Did it become legal to crossbreed in some states?

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Tigerlily

Active Member
I came across some people selling "mix carpets" and at first I thought they were dodgy small scale but I was wrong; they have a huge following, YouTube channel etc... Only a few years ago I remember reading a devastating article about how a bunch of crossbreeds were seized and euthanised. Have laws changed since then? If not, what am I missing? Is it legal to create "mix carpets" from legally acquired "intergrades"?

(I have zero intent to breed anything btw... Just interested.) cheers
 

caliherp

Well-Known Member
In short, yes it is legal in Aus to cross carpets. There was a thread floating around here called "Show us your intergrades"(it may have been lost" Its worth searching for non the less.
 

Prof_Moreliarty

Well-Known Member
Not sure but I believe they were hybrids that were euthanised water python to carpet python I think, not carpet crosses. have a look at the thread created by madsylar "breeding stimmy to a spotty" some interesting opinions and discussions about hybrids and cross breeding.
 

Waterrat

Almost Legendary
There are two species of Carpet python; M. spilota and M. bredli (Cogger 7th ed.), the rest are sub-species (if you believe there is such thing) or locality forms.
Their taxonomic status is one thing but we should also consider the ecological differences between the few sub-species, that are significantly different. Legality aside, one should think twice before crossing e.g. M.s. cheynei with M.s. imbricata. Unfortunately, many, if not the wast majority of today's hobbyists don't know much about snake's biology and ecology or simply don't care.
 

Chris

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Only a few years ago I remember reading a devastating article about how a bunch of crossbreeds were seized and euthanised.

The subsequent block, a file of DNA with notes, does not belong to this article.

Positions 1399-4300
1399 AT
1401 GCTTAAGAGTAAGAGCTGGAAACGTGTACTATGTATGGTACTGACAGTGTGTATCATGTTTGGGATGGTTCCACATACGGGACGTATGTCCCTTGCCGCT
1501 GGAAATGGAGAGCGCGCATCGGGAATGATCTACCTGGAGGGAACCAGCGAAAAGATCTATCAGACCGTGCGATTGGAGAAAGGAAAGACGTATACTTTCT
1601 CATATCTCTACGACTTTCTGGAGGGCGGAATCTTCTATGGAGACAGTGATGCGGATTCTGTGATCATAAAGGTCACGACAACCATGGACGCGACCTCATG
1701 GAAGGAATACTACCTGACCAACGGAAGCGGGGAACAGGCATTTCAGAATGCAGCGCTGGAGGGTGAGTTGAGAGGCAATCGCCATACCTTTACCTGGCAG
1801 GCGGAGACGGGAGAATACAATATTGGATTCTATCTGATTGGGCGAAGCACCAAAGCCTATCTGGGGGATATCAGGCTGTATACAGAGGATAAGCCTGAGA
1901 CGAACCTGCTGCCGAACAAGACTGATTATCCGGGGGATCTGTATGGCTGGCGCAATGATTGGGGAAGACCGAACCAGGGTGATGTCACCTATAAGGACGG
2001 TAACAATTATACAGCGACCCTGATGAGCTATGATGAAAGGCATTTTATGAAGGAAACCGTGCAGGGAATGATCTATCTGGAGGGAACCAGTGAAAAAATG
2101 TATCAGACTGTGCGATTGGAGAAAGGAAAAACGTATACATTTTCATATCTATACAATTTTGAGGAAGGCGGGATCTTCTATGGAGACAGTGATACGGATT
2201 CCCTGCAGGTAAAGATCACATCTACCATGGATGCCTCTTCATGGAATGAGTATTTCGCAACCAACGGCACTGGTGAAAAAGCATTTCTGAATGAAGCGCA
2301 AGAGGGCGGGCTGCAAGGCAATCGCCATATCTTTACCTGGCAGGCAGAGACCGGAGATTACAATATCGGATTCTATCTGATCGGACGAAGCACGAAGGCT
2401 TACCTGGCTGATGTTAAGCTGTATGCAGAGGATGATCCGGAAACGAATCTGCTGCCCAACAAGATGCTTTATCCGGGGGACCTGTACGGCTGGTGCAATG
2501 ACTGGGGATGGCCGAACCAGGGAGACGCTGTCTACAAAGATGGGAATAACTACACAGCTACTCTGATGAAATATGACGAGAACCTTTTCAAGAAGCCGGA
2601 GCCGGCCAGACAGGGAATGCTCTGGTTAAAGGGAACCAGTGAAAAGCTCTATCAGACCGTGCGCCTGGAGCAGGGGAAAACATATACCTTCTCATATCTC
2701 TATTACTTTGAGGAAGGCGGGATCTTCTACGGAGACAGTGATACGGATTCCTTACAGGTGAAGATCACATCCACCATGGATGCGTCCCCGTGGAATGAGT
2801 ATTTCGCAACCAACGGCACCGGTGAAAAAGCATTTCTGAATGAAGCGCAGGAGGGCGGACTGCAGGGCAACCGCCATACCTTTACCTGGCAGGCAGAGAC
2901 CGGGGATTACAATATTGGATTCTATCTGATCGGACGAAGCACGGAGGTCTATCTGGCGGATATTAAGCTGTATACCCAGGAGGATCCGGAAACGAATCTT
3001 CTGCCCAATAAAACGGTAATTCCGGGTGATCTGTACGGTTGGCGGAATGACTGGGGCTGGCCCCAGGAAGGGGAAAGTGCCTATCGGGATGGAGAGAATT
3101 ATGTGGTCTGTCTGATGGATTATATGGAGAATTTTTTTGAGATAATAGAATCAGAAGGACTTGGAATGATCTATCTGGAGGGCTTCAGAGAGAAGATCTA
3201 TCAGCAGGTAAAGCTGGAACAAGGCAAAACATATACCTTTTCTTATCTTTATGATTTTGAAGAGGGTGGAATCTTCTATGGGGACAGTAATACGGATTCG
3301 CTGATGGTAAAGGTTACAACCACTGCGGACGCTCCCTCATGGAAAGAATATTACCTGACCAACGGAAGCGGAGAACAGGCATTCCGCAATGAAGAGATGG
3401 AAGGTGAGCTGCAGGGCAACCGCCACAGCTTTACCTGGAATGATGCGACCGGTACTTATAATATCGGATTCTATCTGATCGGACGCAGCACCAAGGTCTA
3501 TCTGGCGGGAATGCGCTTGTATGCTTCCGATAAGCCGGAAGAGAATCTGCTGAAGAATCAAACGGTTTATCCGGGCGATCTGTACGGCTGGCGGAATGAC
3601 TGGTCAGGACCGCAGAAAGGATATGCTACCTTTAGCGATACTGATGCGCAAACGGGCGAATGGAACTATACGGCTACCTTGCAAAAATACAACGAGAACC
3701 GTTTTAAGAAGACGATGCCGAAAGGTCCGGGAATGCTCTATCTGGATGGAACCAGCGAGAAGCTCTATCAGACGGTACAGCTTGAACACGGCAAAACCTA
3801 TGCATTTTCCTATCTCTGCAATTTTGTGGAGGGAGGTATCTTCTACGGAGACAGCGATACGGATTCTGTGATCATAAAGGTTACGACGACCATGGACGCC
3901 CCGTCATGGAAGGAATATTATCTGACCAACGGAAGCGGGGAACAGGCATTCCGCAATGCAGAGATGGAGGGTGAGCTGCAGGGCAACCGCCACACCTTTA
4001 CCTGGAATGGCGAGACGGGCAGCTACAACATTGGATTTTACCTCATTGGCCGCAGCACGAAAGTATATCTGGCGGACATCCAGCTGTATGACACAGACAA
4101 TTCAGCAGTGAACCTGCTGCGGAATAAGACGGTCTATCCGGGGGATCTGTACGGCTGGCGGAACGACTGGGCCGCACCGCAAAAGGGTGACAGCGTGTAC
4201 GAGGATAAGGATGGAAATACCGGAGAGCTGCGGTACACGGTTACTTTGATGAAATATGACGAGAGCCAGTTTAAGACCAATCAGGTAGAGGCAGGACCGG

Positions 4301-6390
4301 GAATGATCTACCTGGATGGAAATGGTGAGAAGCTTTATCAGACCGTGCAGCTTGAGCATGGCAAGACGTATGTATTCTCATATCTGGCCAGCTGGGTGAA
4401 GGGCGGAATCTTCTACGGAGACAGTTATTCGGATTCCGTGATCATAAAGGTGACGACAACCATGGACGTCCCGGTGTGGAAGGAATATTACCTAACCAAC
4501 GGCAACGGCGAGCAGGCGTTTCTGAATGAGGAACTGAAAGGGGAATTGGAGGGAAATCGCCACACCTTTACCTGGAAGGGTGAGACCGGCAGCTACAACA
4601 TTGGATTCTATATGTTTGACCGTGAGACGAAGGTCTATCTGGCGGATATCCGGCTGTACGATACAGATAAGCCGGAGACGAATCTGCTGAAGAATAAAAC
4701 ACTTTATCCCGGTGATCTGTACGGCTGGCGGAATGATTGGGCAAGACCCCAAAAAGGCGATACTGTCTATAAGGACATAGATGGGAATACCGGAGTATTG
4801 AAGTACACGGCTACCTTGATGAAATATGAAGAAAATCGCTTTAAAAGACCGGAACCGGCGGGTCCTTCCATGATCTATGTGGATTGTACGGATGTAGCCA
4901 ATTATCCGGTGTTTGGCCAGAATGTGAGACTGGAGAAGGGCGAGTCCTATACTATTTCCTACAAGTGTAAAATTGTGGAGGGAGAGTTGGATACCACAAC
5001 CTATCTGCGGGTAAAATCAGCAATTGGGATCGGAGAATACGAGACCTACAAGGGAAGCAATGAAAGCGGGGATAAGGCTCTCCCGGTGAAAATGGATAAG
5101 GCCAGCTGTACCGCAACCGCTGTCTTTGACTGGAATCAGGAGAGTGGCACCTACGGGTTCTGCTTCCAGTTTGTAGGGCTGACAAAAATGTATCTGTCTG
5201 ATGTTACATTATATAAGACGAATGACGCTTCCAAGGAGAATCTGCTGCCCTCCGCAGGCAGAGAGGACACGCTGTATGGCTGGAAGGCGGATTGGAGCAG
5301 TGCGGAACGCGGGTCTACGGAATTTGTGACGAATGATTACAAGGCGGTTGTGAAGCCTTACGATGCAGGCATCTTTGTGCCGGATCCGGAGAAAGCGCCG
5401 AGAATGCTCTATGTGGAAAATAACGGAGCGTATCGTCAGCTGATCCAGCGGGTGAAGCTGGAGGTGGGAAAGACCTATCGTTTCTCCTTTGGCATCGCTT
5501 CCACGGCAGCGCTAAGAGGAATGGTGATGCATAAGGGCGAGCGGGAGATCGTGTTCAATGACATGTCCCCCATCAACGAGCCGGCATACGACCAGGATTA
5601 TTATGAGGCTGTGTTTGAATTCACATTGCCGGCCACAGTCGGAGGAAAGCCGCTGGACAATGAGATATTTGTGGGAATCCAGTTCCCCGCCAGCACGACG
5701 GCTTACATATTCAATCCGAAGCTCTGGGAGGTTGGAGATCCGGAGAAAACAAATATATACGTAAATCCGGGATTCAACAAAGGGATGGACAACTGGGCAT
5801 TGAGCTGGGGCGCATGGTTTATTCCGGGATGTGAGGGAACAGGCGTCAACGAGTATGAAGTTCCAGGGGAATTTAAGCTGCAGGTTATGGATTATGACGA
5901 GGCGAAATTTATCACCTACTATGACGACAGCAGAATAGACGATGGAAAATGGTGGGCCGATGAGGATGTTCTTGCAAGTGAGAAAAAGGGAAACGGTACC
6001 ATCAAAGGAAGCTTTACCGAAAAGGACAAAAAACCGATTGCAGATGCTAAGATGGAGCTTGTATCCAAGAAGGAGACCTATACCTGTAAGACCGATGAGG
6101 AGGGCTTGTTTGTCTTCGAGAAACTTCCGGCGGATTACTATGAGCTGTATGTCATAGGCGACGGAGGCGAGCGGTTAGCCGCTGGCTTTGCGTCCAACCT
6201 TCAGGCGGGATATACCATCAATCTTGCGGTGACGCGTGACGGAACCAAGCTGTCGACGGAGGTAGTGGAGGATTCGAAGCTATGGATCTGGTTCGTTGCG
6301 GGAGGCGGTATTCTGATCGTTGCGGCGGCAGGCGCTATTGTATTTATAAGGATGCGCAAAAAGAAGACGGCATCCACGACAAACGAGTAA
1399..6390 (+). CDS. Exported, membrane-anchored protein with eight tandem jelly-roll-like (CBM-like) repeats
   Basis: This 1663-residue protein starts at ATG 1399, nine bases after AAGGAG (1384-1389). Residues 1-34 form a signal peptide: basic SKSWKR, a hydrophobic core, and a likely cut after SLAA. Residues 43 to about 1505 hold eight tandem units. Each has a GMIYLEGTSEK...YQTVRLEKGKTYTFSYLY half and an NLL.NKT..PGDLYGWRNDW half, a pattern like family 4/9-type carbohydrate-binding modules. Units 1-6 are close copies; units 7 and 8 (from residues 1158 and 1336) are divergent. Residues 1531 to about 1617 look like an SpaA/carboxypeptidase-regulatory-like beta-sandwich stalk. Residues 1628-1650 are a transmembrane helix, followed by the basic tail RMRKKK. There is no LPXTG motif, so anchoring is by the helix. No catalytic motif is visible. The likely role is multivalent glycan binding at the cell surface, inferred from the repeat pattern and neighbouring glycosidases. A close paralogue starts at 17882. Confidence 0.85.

This happened to a certain person here in SA a couple of years ago, he crossed a Bredli with a Spilota, evidently DEWNR confiscated & euthanised the whole clutch. Not sure if he was fined or not?
 

pythoninfinite

APS Veteran
APS Veteran
In some states it is absolutely illegal - try doing it in WA and see how you go when you are busted, some states have it as illegal on the books, but don't take any action, and NSW has the curious situation where we have a category listed as Morelia sp. to cover Carpets of unknown heritage, so this effectively makes prohibition pointless. In any event, crossbreeders are regarded as pariahs by many of us "old-timers" - me included.

Jamie
 

Tigerlily

Active Member
Thank you [MENTION=20031]Waterrat[/MENTION], I never knew Bredli was different from the other Morelia species so I've learned something! These people are crossing Bredli with Coastals, jungles etc so would that not be considered illegal?
[MENTION=34392]caliherp[/MENTION] I thought that an intergrade came from a crossing in the wild vs being bred in captivity?
[MENTION=41817]Chris[/MENTION] - that is so fricking sad. Fine him, jail him whatever - if it's a law you gotta enforce it - don't just confiscate and kill the animal who never asked to be born this way.

Personally I don't have an issue with mixes but if the market for them is truly illegal yet flourishing the way I just saw, I'm just floored by the government's double standards. Which is why I wanted to know if it's actually illegal or not... "Frowned upon" and "illegal" are two completely different places, right?

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Thanks [MENTION=41820]pythoninfinite[/MENTION] I just re read your reply and got my answer lol. I guess I just live in one of those states where it's illegal by the book but no action taken - zero surprise there going with my past experiences with the wildlife preservation folk. It REALLY irritates me. I won't rant anymore lol. Thanks for clarifying!
 

turtle

Well-Known Member
All the Jag siblings get sold as mixed carpets. Even though I'm not into Jags, I'm glad people sell them as mixed rather than something else.
 

Bushfire

Well-Known Member
There are two species of Carpet python; M. spilota and M. bredli (Cogger 7th ed.), the rest are sub-species (if you believe there is such thing) or locality forms.
Their taxonomic status is one thing but we should also consider the ecological differences between the few sub-species, that are significantly different. Legality aside, one should think twice before crossing e.g. M.s. cheynei with M.s. imbricata. Unfortunately, many, if not the wast majority of today's hobbyists don't know much about snake's biology and ecology or simply don't care.


Its three species, spilota, bredli, and imbricata.
 

Waterrat

Almost Legendary
Bushfire, not according to the reference I gave. I follow Cogger (7th ed.) and no one else. There are too many amateur taxonomist who put their way in front of real science.
 

Bushfire

Well-Known Member
That's from the paper that actually did the dna work